Early childhood caries affects the primary teeth of infants and young children 1 to 5 years of age.15 Sometimes referred to as baby bottle tooth decay or nursing caries, it can be a devastating condition, often requiring thousands of dollars and a hospital visit with general anesthesia during treatment.40 Substantial pain, psychologic stress, health risks, and expense are associated with restorative care for children affected by early childhood caries.41 Infant feeding practices, in which children are put to bed with formula or other sweetened drinks and fall asleep while feeding, have been associated with this condition.41
The average number of decayed and filled teeth (DFT) among 2- to 4-year-olds remained unchanged over the 25 years leading to 2000.15 According to the NHANES, 25% of young children 2 to 4 years of age experienced dental caries in their primary dentition during the years 1999–2004, which is an increase from 18% in 1988–1994.1,13 Of these children, 19% had untreated caries in their primary teeth. Eighty-one percent of these children were free of dental caries.
The prevalence of dental caries among school-age children declined within the United States in the 1980s and 1990s. The decline is the result of various preventive measures such as community water fluoridation and increased use of fluoride toothpastes and mouthrinses, as well as the application of dental sealants.11 But these improvements for children seemed to have stalled and for some indicators actually regressed in the 2000s.13 More than half (53%) of children aged 6 to 8 years experienced dental caries in their primary or permanent teeth in 1999–2004, according to the NHANES.1,13 This proportion has increased from 52% in the years 1988–1994.
The proportion of untreated dental caries in school-age children has plateaued overall.13 Twenty-nine percent of 6- to 8-year-olds had untreated dental caries in 1999–2004, up from 28% in 1988–1994.1,13 In the years 1988–1994, by the third grade, 60% of students had experienced tooth decay, and 33% of these third-graders had untreated dental caries.1
Caries experience is cumulative and thus is higher among adolescents than among young children.13 By age 15 years, nearly two thirds (56%) of teenagers had experienced dental caries in their permanent dentition, according to a national survey in 1999–2004.1,13 Forty-four percent of these teens were caries-free. In comparison, 61% of adolescents during the period 1988–1994 had experienced dental caries.1,13 In the years 1999–2004, 18% of teens 15 years of age had untreated tooth decay and were in need of treatment.1,13 This proportion has decreased slightly from 20% of teens with untreated dental caries in the period 1988–1994.13
As with general health, oral health status in the United States tends to vary based on social and demographic factors.42,43 Dental caries, however, remains a significant problem in specific populations, particularly among poor children and adults from certain racial and ethnic groups.1,11,13,44,45 Most tooth decay is experienced by only a few children.46 National data indicate that for those aged 2 to 5 years, 75% of dental caries in the primary dentition was found in 8% of the population.46 Also, for those 6 years and older, 75% of dental caries in the permanent dentition was found in 33% of the population.45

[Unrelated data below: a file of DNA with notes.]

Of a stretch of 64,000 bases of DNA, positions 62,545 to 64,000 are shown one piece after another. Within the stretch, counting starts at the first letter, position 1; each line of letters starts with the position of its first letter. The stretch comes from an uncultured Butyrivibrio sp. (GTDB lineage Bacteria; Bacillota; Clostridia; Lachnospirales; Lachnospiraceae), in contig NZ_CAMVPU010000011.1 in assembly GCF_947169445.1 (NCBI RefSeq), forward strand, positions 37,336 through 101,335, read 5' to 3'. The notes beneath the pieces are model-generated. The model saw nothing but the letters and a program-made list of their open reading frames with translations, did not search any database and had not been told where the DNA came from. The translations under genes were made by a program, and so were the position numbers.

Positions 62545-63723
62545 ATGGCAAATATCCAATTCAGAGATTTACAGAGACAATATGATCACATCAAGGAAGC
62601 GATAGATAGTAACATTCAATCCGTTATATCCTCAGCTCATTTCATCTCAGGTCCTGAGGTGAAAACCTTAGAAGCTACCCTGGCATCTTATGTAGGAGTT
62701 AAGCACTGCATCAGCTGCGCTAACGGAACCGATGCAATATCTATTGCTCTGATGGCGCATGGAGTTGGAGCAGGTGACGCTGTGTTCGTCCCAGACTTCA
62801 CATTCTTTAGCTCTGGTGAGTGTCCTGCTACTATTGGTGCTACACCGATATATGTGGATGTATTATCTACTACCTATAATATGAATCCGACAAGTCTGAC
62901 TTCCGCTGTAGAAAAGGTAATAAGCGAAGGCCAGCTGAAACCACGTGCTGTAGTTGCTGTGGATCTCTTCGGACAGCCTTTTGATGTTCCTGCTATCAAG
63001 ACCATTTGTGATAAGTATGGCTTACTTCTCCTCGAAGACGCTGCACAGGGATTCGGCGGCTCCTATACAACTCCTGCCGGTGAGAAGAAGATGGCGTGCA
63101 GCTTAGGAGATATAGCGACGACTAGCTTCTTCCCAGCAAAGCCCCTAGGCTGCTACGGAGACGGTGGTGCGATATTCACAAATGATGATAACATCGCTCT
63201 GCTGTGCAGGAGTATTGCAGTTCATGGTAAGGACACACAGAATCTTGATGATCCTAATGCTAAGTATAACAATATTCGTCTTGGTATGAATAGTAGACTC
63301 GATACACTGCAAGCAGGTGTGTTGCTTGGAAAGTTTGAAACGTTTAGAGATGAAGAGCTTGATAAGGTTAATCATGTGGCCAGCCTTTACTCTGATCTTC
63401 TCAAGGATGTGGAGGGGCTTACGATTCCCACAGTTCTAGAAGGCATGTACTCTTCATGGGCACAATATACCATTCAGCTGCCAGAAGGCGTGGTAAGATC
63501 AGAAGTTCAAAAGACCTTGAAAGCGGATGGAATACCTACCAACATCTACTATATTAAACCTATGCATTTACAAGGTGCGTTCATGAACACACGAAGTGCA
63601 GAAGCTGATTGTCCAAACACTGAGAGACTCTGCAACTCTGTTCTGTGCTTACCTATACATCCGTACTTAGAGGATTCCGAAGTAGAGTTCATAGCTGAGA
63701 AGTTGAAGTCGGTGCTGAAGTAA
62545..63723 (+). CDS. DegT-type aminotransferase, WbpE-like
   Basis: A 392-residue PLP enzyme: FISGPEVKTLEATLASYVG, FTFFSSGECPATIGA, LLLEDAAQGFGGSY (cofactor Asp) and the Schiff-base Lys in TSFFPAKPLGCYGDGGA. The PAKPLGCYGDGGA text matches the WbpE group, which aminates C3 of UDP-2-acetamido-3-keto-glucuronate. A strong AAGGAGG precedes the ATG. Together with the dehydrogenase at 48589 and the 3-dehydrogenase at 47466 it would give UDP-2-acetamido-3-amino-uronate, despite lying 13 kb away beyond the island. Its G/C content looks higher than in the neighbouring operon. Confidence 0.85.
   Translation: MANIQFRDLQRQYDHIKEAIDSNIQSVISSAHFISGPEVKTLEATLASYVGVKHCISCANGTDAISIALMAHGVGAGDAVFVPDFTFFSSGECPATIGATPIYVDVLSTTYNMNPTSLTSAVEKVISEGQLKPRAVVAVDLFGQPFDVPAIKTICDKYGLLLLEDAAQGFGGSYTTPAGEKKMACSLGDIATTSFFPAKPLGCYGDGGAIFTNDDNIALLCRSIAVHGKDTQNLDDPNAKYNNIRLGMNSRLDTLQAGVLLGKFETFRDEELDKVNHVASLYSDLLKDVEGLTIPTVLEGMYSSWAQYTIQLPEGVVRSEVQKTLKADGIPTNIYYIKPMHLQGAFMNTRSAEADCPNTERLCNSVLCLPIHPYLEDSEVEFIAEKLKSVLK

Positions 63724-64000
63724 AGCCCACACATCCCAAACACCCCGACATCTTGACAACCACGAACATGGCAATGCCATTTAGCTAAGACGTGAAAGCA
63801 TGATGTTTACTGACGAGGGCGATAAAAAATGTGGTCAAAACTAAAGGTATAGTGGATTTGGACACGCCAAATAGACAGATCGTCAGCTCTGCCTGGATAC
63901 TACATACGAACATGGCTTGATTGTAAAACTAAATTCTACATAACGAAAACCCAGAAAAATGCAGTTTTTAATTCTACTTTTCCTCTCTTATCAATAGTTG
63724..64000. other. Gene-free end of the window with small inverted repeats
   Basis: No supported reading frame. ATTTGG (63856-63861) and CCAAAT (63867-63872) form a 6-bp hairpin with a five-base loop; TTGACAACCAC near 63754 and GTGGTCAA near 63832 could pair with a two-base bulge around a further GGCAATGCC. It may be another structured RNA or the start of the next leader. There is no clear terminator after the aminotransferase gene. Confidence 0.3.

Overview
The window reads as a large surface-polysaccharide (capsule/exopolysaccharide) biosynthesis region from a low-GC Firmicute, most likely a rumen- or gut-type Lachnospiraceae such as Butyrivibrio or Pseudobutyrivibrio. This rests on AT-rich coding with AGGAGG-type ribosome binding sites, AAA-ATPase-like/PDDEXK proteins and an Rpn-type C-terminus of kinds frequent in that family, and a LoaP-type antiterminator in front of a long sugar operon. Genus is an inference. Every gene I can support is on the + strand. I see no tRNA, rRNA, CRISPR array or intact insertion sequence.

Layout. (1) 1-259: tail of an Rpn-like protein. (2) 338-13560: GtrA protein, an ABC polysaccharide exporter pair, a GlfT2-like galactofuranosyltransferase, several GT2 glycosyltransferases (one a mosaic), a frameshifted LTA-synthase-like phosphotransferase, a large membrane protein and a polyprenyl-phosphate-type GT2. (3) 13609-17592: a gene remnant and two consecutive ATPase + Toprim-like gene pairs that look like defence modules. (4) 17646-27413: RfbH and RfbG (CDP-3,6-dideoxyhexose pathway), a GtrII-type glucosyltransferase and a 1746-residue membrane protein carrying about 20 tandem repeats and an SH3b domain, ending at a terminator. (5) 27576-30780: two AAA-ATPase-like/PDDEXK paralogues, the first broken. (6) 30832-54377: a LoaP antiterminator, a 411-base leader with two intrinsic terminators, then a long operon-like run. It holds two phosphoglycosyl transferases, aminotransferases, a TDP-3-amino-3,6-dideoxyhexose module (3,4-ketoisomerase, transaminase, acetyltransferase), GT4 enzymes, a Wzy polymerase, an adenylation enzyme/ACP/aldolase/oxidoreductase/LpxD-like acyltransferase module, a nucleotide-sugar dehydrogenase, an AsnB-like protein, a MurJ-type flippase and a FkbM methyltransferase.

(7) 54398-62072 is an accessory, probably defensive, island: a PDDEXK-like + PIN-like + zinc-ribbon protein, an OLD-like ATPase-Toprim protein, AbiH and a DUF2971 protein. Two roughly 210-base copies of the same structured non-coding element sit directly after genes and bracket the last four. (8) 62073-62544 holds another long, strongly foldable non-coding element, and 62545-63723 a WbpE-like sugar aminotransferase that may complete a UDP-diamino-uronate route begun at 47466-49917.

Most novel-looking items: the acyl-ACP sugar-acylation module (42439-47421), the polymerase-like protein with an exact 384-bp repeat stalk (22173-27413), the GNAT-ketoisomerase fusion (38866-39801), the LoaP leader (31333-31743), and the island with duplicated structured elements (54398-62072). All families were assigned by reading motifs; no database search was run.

Children from minority racial and ethnic groups (e.g., American Indian, Alaska Native, Asian or Pacific Islander, Mexican American, and black or African American) whose parents have less than a high school education or who have a low income are often markedly at increased risk for dental caries.42-44 Minority children 2 to 4 years of age in the United States are more likely to experience dental caries than white children.1,13 Also, preschool-age African-American and Mexican-American children have more untreated tooth decay compared with their white peers.1,13 America’s youngest and poorest children, aged 2 to 4 years and living below the poverty level, have more than 2 times as much dental caries as children of higher-income families (>200% federal poverty level).1,13
Also, the level of untreated dental caries among African-American children aged 6 to 8 years (37%) and Mexican-American children (41%) was greater than for white children (25%) in the United States in 1999–2004.1,13 A statewide oral health survey in California found 69% of Asian or Pacific Islander children 6 to 8 years of age had dental caries in 1993–1994.15 In 1999, the oral health survey of Native Americans reported that 71% of American Indian or Alaska Native children 6 to 8 years of age had untreated dental caries.15 Oral health disparities for dental caries are also found among adolescents in the United States. Oral health disparities for dental caries among children and adolescents are shown in Figures 5-1 to 5-3.
In 1999–2004, 92% of dentate adults 20 to 64 years of age and 93% of dentate older adults 65 years of age and older had experienced dental caries.1,13 According to NHANES 1999–2004, 32% of persons aged 65 to 75 years with teeth had experienced root caries (decayed or restored).13 Also, 42% of people 75 years and older had root caries.13 Approximately 28% of adults 35 to 44 years of age had untreated dental caries in 1999–2004.1,13
Findings from NHANES 1999–2004 showed disparities in dental caries among adults, with 40% of African-American and 40% of Mexican-American adults 35 to 44 years of age with untreated tooth decay compared with 23% of white adults.1,13 In the same national survey, nearly three times as many young adults (35 to 44 years of age) with less than a high school education (50%) had untreated dental caries than did adults with some college education (16%).1,13 Untreated dental caries can lead to pain, abscesses, extensive dental treatment, extractions of teeth, and costly dental care. As the trends in aging continue, adults will lose fewer teeth as they age but will have more teeth that are at risk for dental caries throughout life.11